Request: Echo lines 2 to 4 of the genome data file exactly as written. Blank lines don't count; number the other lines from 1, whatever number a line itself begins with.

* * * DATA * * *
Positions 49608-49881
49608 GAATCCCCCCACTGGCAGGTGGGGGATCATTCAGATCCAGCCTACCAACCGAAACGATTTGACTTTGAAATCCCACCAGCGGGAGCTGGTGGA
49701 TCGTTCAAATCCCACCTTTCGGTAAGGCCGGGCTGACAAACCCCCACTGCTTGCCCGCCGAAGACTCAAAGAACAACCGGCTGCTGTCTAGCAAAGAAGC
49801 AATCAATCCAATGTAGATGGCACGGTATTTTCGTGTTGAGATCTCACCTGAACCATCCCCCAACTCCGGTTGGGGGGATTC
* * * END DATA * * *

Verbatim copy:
49608 GAATCCCCCCACTGGCAGGTGGGGGATCATTCAGATCCAGCCTACCAACCGAAACGATTTGACTTTGAAATCCCACCAGCGGGAGCTGGTGGA
49701 TCGTTCAAATCCCACCTTTCGGTAAGGCCGGGCTGACAAACCCCCACTGCTTGCCCGCCGAAGACTCAAAGAACAACCGGCTGCTGTCTAGCAAAGAAGC
49801 AATCAATCCAATGTAGATGGCACGGTATTTTCGTGTTGAGATCTCACCTGAACCATCCCCCAACTCCGGTTGGGGGGATTC